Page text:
By Rebecca Dou
From the street corner, it looks like a regular house, but Sanctuary House offers much more than what its looks suggest. It gives people with mental illnesses a place to go to for support and rehabilitation.
Located in Greensboro, Sanctuary House has been providing services to the community for 12 years.
It was opened by four women whose loved ones had mental illnesses. Back then, Sanctuary House had only eight members receiving its services, but now it flourishes with 50 to 75 members coming in every day.
These members work hard to transform their lives.
Steve, who preferred to withhold his last name, came to Sanctuary House from the hospital after battling depression for years.
“Ever since I got here, I’ve been feeling a lot better,” said Steve. “I’m back to my old self again. I’m very glad because I don’t want to be dead right now, anything besides that.”
Another member, Sherida enjoys the relationships she builds through the program.
“It’s a wonderful place to be,” said Sherida. “You don’t have to be alone.”
One way Sanctuary House fosters relationships is by offering job training to its members through A Sweet Success! Bakery. The bakery provides wholesale services to a variety of local businesses, including Guilford College, where they provide vegan desserts to the cafeteria.
“Members are invited to participate in every aspect of the bakery,” said A Sweet Success! Bakery program manager Maya Aliff. “They work with us one on one, learning kitchen safety and sanitation, doing the grocery shopping and baking cakes.”
Photos by Eileen Martin
The bakery is not the only way Sanctuary House provides employment opportunities to its members, however. Sanctuary House also finds jobs that fit the members’ interests.
“Our members have earned $700,000 collectively in competitive wages through the years,” said Executive Director Jodi Lorenzo-Schibley.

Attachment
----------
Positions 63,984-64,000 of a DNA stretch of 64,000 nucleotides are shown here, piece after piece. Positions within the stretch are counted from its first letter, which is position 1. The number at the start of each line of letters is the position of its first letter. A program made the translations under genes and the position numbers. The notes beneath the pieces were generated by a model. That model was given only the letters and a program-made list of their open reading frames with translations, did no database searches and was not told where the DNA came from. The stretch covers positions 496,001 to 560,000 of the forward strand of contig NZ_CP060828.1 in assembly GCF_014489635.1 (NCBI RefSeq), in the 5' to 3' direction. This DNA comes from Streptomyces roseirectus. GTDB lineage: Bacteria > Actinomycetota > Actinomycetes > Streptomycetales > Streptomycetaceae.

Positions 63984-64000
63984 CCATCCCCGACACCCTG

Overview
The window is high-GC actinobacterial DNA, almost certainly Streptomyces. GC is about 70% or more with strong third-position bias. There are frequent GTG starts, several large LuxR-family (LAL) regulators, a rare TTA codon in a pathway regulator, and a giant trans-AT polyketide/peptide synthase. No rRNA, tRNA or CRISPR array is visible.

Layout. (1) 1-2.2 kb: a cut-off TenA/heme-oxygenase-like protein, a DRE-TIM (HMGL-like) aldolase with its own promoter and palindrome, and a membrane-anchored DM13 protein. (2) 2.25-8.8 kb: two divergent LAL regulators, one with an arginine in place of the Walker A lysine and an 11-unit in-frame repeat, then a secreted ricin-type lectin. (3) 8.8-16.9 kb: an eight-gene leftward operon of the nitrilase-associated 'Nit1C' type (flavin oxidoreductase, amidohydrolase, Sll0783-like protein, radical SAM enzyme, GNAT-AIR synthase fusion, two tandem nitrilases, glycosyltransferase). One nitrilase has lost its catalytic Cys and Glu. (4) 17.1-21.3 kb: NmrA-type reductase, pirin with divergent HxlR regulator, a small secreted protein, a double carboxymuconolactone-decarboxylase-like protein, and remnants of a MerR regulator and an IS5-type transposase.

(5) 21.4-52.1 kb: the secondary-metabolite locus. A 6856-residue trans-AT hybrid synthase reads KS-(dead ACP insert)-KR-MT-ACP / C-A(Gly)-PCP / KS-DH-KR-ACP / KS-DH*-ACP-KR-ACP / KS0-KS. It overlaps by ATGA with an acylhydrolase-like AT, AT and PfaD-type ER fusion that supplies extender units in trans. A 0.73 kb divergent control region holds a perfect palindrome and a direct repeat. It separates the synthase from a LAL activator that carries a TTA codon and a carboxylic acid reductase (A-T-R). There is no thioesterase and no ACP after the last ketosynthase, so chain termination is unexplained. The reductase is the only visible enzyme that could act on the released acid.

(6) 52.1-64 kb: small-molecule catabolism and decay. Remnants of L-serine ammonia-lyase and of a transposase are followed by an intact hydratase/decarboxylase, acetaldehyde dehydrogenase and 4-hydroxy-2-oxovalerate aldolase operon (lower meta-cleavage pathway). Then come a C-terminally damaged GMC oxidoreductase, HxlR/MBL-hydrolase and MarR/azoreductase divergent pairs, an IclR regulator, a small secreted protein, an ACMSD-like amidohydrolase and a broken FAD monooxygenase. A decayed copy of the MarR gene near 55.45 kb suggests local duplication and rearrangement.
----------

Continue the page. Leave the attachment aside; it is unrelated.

By providing the members with jobs in the community, Sanctuary House hopes to decrease the stigma surrounding mental illnesses.
“Every time something bad happens on TV, there’s an initial report and then it comes out this person had mental illness,” said Program Director Anne Carter. “I think it can sometimes be a real shot to people who have mental illness and are actively trying to get better and well, especially like our members.”
To lessen this blow, Sanctuary House members are trying to redefine what it means to have a mental illness. Rather than focusing on the few bad examples that make the news, they emphasize the fact that many people who have mental illnesses still manage to achieve their dreams.
Many famous people we admire, like Beyoncé, Abraham Lincoln, Jim Carrey and Ellen DeGeneres, have suffered from mental illnesses.
“When you take the veil off these people, you realize they are people who are touched by something that anybody could experience,” said Lorenzo-Schibley. “And they still succeeded.”
The members of the Sanctuary House are no different. They all have dreams of their own. They don’t let their illnesses define them.
“We’ve made a lot of progress with accepting people’s physical differences,” said Director of Counseling Gaither Terrell. “Now we just need to do the same for psychological differences.”